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Where Does Joba Chamberlain Belong?

NEW YORK - MAY 21: Joba Chamberlain #62 of the New York Yankees pitches against the Baltimore Orioles on May 21, 2009 at Yankee Stadium in the Bronx borough of New York City.  (Photo by Nick Laham/Getty Images)
Jack DoranContributor IJune 1, 2009

Is he a starter or a reliever? This question about Yankee Joba Chamberlain seems to dominate all Yankee conversations.

After a superlative outing Monday night in Cleveland, Chamberlain may have taken a step in keeping his spot in the Yankee rotation. A career high eight innings pitched allowing four hits, two runs, two bases on balls, and five strikeouts.

That pitching line may not seem dominant, but anyone who watched this performance knows otherwise. After retiring the first 11 batters before giving up a solo home run to Victor Martinez, Chamberlain's "stuff" was electric. A fastball consistently hitting 96 mph in desired locations, breaking balls falling off the table, change ups at the right time in the right spot.

Granted, this is only one start. Chamberlain's pitching has been inconsistent and his fastball is sometimes late in getting to the ballpark. The command of his other three pitches is still a work in progress.

If Monday's performance is one Chamberlain can grow from, then maybe the Yankees can sit back and enjoy this work in progress...maybe progress into the invaluable "ace" that is so hard to find, and so expensive to secure.

Baseball is a funny game in many ways. One way is that it is always evolving, while still being rooted in simple fundamentals. A simple fundamental that never goes away is the value of starting pitching.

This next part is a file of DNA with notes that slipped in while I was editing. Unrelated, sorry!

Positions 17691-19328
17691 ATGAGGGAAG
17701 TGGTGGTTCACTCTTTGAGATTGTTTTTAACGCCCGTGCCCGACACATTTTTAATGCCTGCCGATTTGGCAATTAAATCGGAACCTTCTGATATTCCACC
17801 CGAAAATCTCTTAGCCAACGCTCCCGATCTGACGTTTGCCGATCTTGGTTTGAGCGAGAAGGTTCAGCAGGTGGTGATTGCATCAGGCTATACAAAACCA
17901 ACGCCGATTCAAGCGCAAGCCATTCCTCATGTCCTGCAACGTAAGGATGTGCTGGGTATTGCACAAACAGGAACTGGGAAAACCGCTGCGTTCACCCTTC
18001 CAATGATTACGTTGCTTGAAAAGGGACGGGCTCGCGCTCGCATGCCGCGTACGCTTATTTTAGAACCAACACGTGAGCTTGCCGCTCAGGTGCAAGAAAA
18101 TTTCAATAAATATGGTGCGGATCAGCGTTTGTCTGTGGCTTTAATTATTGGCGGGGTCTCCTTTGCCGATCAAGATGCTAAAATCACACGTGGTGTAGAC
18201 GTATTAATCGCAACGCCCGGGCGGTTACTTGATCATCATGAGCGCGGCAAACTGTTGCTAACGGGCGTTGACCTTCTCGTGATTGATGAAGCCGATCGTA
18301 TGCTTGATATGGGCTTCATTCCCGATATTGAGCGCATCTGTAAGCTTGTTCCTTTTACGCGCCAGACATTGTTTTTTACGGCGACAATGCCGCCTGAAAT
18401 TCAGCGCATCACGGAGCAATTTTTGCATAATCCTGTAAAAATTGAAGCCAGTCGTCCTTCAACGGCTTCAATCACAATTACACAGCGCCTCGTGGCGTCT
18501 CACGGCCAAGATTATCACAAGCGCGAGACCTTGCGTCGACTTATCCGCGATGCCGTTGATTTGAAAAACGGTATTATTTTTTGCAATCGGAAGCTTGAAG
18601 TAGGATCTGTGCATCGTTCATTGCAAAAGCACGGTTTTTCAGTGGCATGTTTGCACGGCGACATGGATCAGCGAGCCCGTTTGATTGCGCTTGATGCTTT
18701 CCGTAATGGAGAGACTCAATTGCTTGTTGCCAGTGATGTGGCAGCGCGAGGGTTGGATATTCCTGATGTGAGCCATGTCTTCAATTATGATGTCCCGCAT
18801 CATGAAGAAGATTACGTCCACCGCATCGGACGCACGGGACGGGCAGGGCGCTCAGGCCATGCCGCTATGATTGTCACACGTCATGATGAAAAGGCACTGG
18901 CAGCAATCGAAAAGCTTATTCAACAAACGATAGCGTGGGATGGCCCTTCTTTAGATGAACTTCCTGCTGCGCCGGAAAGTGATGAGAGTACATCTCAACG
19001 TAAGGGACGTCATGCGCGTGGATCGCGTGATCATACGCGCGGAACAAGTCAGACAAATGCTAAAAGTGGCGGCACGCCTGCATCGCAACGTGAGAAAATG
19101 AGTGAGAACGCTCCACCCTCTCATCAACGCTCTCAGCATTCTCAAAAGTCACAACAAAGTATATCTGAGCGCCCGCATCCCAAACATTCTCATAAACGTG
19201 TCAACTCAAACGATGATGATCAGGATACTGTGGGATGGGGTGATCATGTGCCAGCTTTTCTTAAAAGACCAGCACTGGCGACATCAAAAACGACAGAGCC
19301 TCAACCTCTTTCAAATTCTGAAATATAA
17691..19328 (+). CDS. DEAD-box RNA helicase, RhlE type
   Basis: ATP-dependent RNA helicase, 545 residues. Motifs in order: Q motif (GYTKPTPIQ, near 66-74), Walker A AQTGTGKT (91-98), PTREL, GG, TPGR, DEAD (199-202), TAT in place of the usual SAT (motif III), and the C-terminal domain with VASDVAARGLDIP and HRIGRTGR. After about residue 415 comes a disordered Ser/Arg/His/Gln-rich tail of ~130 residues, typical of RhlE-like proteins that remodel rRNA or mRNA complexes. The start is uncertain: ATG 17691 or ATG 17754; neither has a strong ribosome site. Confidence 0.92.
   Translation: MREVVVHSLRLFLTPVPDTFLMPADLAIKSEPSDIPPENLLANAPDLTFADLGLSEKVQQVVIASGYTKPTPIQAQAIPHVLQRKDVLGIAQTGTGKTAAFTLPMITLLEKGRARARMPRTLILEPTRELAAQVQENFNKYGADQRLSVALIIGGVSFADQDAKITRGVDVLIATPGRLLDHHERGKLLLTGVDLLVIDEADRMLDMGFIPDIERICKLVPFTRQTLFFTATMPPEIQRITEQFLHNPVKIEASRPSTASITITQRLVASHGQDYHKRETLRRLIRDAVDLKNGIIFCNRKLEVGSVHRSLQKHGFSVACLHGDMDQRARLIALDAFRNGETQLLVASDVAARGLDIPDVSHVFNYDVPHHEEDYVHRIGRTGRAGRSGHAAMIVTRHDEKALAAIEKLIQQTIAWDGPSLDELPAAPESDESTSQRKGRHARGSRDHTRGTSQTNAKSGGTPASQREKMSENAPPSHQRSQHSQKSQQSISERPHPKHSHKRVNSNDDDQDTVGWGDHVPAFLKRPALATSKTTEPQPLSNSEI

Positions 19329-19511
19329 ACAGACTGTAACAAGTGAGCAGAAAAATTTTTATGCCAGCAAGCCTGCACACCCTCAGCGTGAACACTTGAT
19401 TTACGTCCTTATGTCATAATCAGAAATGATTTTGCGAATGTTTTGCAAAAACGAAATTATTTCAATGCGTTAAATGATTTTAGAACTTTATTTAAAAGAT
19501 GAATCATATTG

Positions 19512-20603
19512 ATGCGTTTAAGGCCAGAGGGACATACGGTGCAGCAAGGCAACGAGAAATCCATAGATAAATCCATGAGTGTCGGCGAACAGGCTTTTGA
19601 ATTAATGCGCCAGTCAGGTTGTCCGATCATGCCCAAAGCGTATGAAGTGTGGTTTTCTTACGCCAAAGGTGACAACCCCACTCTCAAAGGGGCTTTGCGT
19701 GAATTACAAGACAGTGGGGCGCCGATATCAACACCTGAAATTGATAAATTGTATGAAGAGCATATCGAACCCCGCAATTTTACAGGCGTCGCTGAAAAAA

A quality start always affords the team a chance for success. Going hand-in-hand with a quality start is a solid defense, evidenced by the Yankees setting an MLB record tonight, with 18 consecutive error-free games.

Every baseball fan has heard someone say, "pitching and defense win championships."

One way the game has evolved, however, is with the importance of the bullpen, and therein lies the question. No one forgets the success Chamberlain had in 2007, setting up for Mariano Rivera. The fact that the team's most consistent set-up man, Brian Bruney, is injured, leads people to a simple solution: put Joba back in the pen.

This may be short-sighted. There is a reason C.C. Sabathia received a $161 million dollar contract. That $161 million is about $143 million more than any set-up man has ever received. But this isn't about economics, it's about winning.

Many believe having Joba in the 'pen helps the Yankees win. I fear that if the team puts him in the 'pen again, they lose him forever as a starter. And if you take a look at championship teams, both present and past, most have had good, if not great, starting pitching.

Now, if we want to talk about Joba filling the shoes of Bigfoot, aka Mariano Rivera, then we'll cross that bridge on the dreaded day that No. 42 stops entering as Sandman.

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